[PATCH] tango_nand.c: fix ecc.stats_corrected in empty flash case
boris.brezillon at free-electrons.com
Tue May 2 05:20:16 PDT 2017
On Tue, 2 May 2017 13:52:30 +0200
Marc Gonzalez <marc_gonzalez at sigmadesigns.com> wrote:
> On 02/05/2017 11:42, Boris Brezillon wrote:
> > Hi Marc,
> > On Mon, 24 Apr 2017 10:58:47 +0200
> > Marc Gonzalez <marc_gonzalez at sigmadesigns.com> wrote:
> >> [ Trimming CC list ]
> >> On 22/04/2017 12:40, Pavel Machek wrote:
> >>> Fix ecc.stats_corrected in empty flash case.
> >>> Signed-off-by: Pavel Machek <pavel at denx.de>
> >>> ---
> >>> This was suggested by Boris Brezillon in another context. Not tested;
> >>> I don't have the hardware.
> >>> diff --git a/drivers/mtd/nand/tango_nand.c b/drivers/mtd/nand/tango_nand.c
> >>> index 4a5e948..db4bff4 100644
> >>> --- a/drivers/mtd/nand/tango_nand.c
> >>> +++ b/drivers/mtd/nand/tango_nand.c
> >>> @@ -193,6 +193,8 @@ static int check_erased_page(struct nand_chip *chip, u8 *buf)
> >>> chip->ecc.strength);
> >>> if (res < 0)
> >>> mtd->ecc_stats.failed++;
> >>> + else
> >>> + mtd->ecc_stats.corrected += res;
> >>> bitflips = max(res, bitflips);
> >>> buf += pkt_size;
> >> Hello Pavel,
> >> You may have noticed that ecc_stats.corrected is not updated in
> >> decode_error_report() which is the main code path, i.e. the path
> >> that will succeed 99.99% of the time (HW read).
> >> It turns out that the HW does not report the number of errors
> >> corrected in a page... Instead it reports two values:
> >> 1) U = number of errors corrected in the first packet/step
> >> 2) V = max number of errors corrected in other packets/steps
> >> Thus, it is not possible to determine the actual number of errors
> >> corrected in a page (unless V is 0). Otherwise, we just have an
> >> interval; let n be the number of packets/steps:
> >> U + V <= corrected errors count <= U + (n-1)*V
> >> In my opinion, it is better to provide no information than to
> >> provide incorrect information. Therefore, I did not update
> >> ecc_stats.corrected in decode_error_report().
> > Hm, not sure I agree with that. The situation is far from ideal, but
> > some userspace tools query the number of corrected bits before and
> > after doing a read operation to report the number of bitflips that
> > have been correcte. Letting users think there were no bitflips at all is
> > not a good thing IMO.
> I (still) find the API of ecc->read_page somewhat confusing ;-)
> Let me try to work through the assumptions, as I remember.
> 1) If the driver was not able to read the page,
> then we return an error code < 0
> 2) If the driver was able to read the page, and there were
> no bitflips, then we return 0
> 3) If the driver was able to read the page, and there were
> less than 'strength' bitflips in each step, then we return
> the *max* of all bitflips across all steps
> 4) If the driver was able to read the page, but there was
> at least one step with too many bitflips, then we are
> expected to increment mtd->ecc_stats.failed, and return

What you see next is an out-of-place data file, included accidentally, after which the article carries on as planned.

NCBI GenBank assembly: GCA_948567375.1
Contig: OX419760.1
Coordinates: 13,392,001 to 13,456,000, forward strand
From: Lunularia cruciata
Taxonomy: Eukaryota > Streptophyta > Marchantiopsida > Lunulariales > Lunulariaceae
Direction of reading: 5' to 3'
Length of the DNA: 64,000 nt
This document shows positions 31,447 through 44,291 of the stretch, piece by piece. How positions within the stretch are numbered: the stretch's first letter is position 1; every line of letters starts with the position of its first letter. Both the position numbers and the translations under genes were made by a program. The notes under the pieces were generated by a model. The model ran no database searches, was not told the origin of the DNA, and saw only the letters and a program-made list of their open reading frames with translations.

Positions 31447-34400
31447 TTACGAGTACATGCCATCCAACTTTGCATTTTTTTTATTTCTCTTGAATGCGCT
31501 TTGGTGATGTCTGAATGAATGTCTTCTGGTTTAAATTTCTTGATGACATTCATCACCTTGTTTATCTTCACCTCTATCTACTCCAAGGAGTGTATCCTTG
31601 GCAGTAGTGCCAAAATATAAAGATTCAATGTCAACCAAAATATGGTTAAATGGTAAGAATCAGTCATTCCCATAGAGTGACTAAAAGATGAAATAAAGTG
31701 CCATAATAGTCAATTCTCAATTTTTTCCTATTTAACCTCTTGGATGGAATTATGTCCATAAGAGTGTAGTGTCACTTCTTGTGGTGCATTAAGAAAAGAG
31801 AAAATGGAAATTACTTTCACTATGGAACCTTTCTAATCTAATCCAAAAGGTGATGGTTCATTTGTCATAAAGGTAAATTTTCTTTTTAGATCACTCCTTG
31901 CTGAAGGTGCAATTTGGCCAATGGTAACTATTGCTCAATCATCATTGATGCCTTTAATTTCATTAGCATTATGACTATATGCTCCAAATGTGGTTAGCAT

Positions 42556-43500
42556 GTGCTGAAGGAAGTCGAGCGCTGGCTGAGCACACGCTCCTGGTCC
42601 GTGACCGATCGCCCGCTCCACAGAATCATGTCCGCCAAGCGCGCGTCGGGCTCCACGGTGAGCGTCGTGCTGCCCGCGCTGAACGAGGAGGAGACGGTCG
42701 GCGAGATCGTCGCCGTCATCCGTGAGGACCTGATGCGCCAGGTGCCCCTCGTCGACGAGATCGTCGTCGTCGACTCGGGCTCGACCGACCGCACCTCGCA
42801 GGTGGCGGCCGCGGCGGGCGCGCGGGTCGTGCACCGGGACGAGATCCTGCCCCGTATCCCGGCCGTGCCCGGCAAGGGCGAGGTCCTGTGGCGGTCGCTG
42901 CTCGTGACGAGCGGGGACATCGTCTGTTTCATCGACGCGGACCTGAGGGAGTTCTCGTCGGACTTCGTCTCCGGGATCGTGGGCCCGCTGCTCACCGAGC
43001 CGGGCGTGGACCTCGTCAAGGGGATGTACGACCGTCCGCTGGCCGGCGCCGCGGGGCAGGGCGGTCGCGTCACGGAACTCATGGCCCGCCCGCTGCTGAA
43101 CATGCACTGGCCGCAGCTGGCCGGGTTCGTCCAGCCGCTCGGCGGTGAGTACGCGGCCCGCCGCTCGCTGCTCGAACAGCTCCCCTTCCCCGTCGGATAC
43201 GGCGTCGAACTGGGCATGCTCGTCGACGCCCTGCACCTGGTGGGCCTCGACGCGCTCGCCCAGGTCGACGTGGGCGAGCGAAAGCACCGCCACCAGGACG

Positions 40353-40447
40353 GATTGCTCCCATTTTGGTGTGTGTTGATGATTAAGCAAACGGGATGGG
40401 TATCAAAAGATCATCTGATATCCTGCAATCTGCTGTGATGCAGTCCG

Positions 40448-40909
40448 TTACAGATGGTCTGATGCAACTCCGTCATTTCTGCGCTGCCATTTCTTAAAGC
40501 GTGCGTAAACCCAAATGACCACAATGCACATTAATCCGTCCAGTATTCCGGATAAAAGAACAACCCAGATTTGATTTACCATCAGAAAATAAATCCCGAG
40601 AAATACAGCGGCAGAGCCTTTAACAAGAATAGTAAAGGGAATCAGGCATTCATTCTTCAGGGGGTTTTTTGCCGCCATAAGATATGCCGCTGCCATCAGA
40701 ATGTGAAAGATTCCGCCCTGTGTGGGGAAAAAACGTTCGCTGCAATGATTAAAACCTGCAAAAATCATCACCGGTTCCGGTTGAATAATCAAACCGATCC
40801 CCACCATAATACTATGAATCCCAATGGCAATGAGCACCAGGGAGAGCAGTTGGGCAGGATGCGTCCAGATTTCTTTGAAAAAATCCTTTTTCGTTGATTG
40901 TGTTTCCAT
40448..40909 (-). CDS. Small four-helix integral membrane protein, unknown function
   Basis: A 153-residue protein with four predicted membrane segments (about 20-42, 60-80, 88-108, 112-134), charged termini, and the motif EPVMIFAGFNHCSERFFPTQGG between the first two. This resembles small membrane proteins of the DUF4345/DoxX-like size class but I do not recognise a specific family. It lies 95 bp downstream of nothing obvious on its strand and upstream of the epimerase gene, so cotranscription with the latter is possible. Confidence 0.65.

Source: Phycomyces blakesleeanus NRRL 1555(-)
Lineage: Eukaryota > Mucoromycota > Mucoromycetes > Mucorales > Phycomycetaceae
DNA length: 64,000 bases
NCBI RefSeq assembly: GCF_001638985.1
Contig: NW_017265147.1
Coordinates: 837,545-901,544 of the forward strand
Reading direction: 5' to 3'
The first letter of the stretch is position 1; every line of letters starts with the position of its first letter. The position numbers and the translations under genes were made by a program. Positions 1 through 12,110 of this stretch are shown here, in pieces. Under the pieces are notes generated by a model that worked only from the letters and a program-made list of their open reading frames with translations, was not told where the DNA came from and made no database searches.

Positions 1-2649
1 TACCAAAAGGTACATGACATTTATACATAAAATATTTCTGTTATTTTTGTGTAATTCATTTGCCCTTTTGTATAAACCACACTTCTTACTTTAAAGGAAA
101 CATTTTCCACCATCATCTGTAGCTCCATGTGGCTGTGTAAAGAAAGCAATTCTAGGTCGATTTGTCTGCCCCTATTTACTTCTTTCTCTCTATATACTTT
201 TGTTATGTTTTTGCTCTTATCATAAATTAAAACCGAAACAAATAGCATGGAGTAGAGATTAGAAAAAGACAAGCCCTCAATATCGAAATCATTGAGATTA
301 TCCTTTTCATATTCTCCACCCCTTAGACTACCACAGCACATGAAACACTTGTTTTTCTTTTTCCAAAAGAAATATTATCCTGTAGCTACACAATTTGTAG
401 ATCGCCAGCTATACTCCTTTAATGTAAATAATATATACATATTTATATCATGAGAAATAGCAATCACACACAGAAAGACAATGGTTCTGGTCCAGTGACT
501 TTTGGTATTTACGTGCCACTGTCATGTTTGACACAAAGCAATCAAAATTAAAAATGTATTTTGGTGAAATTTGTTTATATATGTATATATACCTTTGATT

> the max of all bitflips across successful steps
Yep, you got it right.
> AFAICT, the NAND framework does not use or update ecc_stats.corrected?
Nope, but this information is exposed to userspace, and some tools
(like nanddump) use it to calculate the number of bitflips found in a
page. It's definitely not reliable, because someone could have read
different portion of the MTD device in parallel, thus invalidating the
stats initially retrieved by nanddump, but it works as long as no-one
accesses the MTD device while nandump is used.
> What about the MTD layer?
Not sure what you mean by the MTD layer? The MTD layer itself does not
use this information, but it exposes it to its users, so MTD users
might use this information.
> >> One could argue that updating ecc_stats.corrected in
> >> check_erased_page() sets the correct value, since the error
> >> counts are computed in software for each step. But updating
> >> the value here is IMO pointless if we can't do it in the main
> >> code path.
> > Well, it's not pointless if you want to inform the user that some
> > bitflips were present on the NAND. Yes, the numbers you report
> > won't be accurate in your case, but at least the user can tell when
> > bitflips were discovered.
> I do report some bitflips value: it's the return value from
> ecc->read_page -- which is the max bitflips per step. But perhaps
> that value is not available to user-space?
It's indeed not exposed to userspace. It's only used by the MTD core to
decide when to return -EUCLEAN (see here ).
> In other words,
> the NAND and MTD layers do not forward it to user-space, as this
> is left as a responsibility of individual drivers?
I don't know the exact reason, but I guess no one needed it so far.
IOW, everyone was happy with the existing corrected/failed stats.
> > Note that ideally, we should have per-page (or per-block) max-bitflips
> > information (where max-bitflips is the number returned by
> > ecc->read_page()), because counting the total number of corrected bits
> > is certainly not helping when it comes to checking how reliable a NAND
> > page/eraseblock is.
> That would be quite large an array for a 1 TB NAND chip?
The page/eraseblock size tend to grow with total chip size, but I
agree, keeping max-bitflips on a per-page basis has a
Anyway, I think we went too far. I was just arguing that never updating
stats->corrected just because you don't know the exact number of
bitflips is not necessarily a better idea than updating corrected with
a potentially invalid number of bitflips. At least the 2nd approach
shows that bitflips were present on the media.
More information about the linux-mtd